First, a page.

Washington -- Cebridge Connections CEO Jerald Kent wants Congress and the Federal Communications Commission to help ensure that big media companies can’t exercise too much financial leverage in their relationships with small distributors.
“We aren’t asking for handouts: We’re just trying to survive in as many rural markets as we can,” Kent said Monday in a speech to the American Cable Association’s annual summit here. “Something needs to be done or there’s going to be a train wreck by the end of this year.”
In the fall, the window opens for TV stations to demand carriage terms from cable systems. Some TV stations, searching for a second revenue stream, are expected to demand cash for carriage. That’s unacceptable, Kent claimed, because TV stations provide service to the public free-of-charge, and they obtained their radio spectrum from the federal government at no cost.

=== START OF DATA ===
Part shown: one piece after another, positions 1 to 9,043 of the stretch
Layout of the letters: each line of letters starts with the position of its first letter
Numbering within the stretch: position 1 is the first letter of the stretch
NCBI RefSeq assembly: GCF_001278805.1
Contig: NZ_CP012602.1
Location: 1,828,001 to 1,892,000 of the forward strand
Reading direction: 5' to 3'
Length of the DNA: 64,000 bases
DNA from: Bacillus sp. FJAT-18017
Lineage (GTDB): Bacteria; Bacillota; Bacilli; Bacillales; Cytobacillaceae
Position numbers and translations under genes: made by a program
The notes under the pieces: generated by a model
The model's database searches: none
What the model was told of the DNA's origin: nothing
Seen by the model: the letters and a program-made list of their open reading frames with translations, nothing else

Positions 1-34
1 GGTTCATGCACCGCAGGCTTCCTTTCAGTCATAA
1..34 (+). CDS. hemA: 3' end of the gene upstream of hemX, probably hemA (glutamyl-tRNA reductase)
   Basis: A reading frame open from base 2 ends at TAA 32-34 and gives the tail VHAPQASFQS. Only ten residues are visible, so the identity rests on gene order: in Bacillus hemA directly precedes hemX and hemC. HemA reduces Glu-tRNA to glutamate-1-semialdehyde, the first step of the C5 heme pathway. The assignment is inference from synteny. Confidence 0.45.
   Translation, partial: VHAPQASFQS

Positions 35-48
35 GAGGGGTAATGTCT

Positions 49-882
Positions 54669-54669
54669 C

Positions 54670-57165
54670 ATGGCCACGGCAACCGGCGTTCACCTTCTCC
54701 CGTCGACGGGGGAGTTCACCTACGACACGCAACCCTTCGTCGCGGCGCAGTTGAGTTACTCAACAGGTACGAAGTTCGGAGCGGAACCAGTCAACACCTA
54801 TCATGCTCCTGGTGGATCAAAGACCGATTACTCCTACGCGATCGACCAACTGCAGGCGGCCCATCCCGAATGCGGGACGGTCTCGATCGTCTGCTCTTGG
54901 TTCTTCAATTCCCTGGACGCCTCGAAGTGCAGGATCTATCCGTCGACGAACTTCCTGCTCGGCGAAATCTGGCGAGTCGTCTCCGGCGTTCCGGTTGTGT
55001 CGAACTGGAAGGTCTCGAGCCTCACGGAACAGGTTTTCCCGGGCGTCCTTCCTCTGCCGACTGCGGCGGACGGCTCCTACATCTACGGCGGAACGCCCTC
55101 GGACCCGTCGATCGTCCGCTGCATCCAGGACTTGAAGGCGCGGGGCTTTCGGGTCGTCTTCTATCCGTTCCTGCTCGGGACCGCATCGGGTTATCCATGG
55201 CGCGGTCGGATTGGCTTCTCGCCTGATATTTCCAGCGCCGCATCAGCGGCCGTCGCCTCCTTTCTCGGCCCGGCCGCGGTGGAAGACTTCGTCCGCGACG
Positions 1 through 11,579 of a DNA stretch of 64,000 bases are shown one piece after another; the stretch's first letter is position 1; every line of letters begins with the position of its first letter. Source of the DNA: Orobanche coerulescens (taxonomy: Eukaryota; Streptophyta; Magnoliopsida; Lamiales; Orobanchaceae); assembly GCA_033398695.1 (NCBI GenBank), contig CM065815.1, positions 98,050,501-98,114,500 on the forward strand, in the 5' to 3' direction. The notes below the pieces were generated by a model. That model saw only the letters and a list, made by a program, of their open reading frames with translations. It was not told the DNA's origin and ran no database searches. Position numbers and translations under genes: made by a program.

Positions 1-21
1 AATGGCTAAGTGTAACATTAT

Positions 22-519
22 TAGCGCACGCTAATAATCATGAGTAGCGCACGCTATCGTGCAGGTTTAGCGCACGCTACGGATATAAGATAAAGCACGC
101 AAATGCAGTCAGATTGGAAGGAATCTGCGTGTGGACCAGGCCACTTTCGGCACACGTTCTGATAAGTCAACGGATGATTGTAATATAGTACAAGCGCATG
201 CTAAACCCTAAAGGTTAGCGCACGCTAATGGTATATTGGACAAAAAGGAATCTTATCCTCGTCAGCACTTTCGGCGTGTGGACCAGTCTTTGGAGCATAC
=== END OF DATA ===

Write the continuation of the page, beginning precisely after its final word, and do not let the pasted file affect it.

If TV stations press for cash, he added, “I see broadcast signals being pulled from lineups if nothing is done.”
His first idea was support for the ACA’s petition at the FCC that would permit small cable companies to import with permission network affiliates of ABC, CBS, NBC and Fox if the in-market affiliates demanded cash for carriage.
“Competition is the best governor on pricing,” Kent said. “Let us shop for alternatives just like our customers are allowed to do.”
Cebridge has 400,000 cable customers in rural markets and the largest private portfolio of telecommunications towers in the United States.
Broadcasters are fighting the ACA’s proposal, saying that it would be harmful to the network-affiliate relationship, which is built on local exclusivity.
"Kent's proposal would destroy the fundamental concept of localism upon which broadcasting is based,” said Dennis Wharton, spokesman for the National Association of Broadcasters. “The real question for cable operators is this: If DirecTV [Inc.] and [EchoStar Communications Corp.’s] Dish Network can compensate local broadcasters for our valuable programming, why are small retransmission-consent payments such a burden for cable gatekeepers who routinely raise rates three to six times the rate of inflation?”
In a related idea, Kent said no TV station should be allowed to invoke retransmission consent with a cable system that serves fewer than 20% of the homes in a designated market area. The U.S. has 210 DMAs, with the top 100 containing about 85% of all U.S. households.